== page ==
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Author Topic: acetone wash?  (Read 13864 times)

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chunkmartinez

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acetone wash?
« on: June 08, 2007, 09:33:38 AM »

can anyone explain how an "acetone wash" works. I have heard it, but never had an explanation on it. thanks. ???
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Mitch

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Re: acetone wash?
« Reply #1 on: June 08, 2007, 10:41:29 AM »

In what context did you hear it?
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english

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Re: acetone wash?
« Reply #2 on: June 08, 2007, 11:00:19 AM »

That could mean a lot of things. 

For example, using acetone to dry containers or devices that you used with water.  This may be referred to as "washing."

Sometimes when you clean out certain devices or instruments (i.e. cuvettes) for spectroscopic studies, for example, you use acetone or some other highly evaporative chemical to help remove solvent particles.


Those are just two examples.  It's kind of hard to define "acetone washing" without providing examples.
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chunkmartinez

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Re: acetone wash?
« Reply #3 on: June 08, 2007, 12:12:15 PM »

ok, what i meant is purifying with acetone. For example caffeine.HCl powder, in which has other things, non-desireable to consume. isn't acetone both favorable in solubility to both polar and non-polar things. i read it has a dielectric constant of 20.7 .
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english

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Re: acetone wash?
« Reply #4 on: June 08, 2007, 02:21:54 PM »

I don't think we're understanding you clearly.  Can you narrow it down a bit?
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kremar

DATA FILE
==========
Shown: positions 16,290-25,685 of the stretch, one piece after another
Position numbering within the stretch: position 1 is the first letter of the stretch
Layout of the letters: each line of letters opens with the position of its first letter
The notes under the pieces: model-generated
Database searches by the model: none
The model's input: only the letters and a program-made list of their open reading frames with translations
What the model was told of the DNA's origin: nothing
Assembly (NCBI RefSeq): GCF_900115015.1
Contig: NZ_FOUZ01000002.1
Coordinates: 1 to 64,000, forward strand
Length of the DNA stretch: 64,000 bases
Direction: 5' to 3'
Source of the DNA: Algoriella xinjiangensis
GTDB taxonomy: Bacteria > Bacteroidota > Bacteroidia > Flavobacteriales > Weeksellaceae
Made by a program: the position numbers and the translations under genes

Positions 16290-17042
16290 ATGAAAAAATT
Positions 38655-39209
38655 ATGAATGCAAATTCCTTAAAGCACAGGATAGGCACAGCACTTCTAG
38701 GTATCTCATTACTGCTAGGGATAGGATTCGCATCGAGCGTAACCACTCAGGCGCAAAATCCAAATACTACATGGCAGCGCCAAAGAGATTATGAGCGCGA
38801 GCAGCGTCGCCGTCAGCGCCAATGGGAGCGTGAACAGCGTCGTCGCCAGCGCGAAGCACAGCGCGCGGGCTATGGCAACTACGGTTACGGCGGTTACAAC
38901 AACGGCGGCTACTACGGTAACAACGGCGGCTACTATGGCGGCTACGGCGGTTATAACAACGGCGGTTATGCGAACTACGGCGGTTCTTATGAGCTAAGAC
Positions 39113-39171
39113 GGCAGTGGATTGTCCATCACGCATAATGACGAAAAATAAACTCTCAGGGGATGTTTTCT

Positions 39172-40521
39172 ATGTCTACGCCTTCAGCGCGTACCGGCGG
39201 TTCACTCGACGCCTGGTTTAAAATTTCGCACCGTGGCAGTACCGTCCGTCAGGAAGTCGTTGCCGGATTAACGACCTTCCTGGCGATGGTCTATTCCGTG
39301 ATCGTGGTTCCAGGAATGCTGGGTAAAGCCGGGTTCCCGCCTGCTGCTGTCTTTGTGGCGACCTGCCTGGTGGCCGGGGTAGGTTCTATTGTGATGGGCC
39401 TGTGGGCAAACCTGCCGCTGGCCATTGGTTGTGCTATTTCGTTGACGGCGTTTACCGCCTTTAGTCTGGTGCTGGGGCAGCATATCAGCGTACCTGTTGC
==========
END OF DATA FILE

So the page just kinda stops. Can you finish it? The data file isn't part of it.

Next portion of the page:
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Re: acetone wash?
« Reply #5 on: June 08, 2007, 02:29:32 PM »

ok, it works like this.
you have a mixture of solids. all of the chemicals present in your mixture will dissolve in acetone in a diferent ammount. some will dissolve completely, while some practically wont dissolve at all.
if you "wash" your mixture of solids with acetone, you'll end up with two products. on your funnel or similar part of your setup you'll have the unsoluble solids that are left over.
on the acetone colected you'll have all the chemicals that dissolved in acetone.

depending on exactly what you have on your mixture, you can look up the solubilities and calculate wether this is useful for your purpouses, and in that case where should you look for your desired product: on the acetone or on the funnel.
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chunkmartinez

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Re: acetone wash?
« Reply #6 on: June 08, 2007, 03:26:32 PM »

well so, aren't most things soluble in acetone??
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kremar

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Re: acetone wash?
« Reply #7 on: June 08, 2007, 03:36:56 PM »

that's completely irrelevant.
it doesnt matter what "most things" do... its all about what do the things YOU have on your mixture do...
if you were to go by the sole principle that "most things dissolve in acetone", then the whole process of an acetone wash would be useless, since it should dissolve everything.

guess what: it doesnt.
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chunkmartinez

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Re: acetone wash?
« Reply #8 on: June 09, 2007, 11:07:29 AM »

well atleast isn't acetone slopy for purifying? the way i believe it is, ethanol, and acetone have a similar dipolar constant, in which lies between the point of solubility of both polar and non-polar subatstences, in which would mean it is not verry effective to dissolve only certain things.
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kiwi

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Re: acetone wash?
« Reply #9 on: June 10, 2007, 12:54:21 AM »

obviously it is not the gold standard for purification, but it would no doubt be a useful start.
as mentioned above, it doesn't matter how many things in chemistry are soluble in acetone, only that the relative solubilities of the things you are separating is different. for example, sodium chloride and caffeine would be very easily separated by this method
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chunkmartinez

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Re: acetone wash?
« Reply #10 on: June 22, 2007, 08:07:25 PM »

^^because sodium cloride is not soluble in ethanol???
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kiwi

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Re: acetone wash?
« Reply #11 on: June 22, 2007, 09:05:56 PM »

^^because sodium cloride is not soluble in ethanol???

exactly
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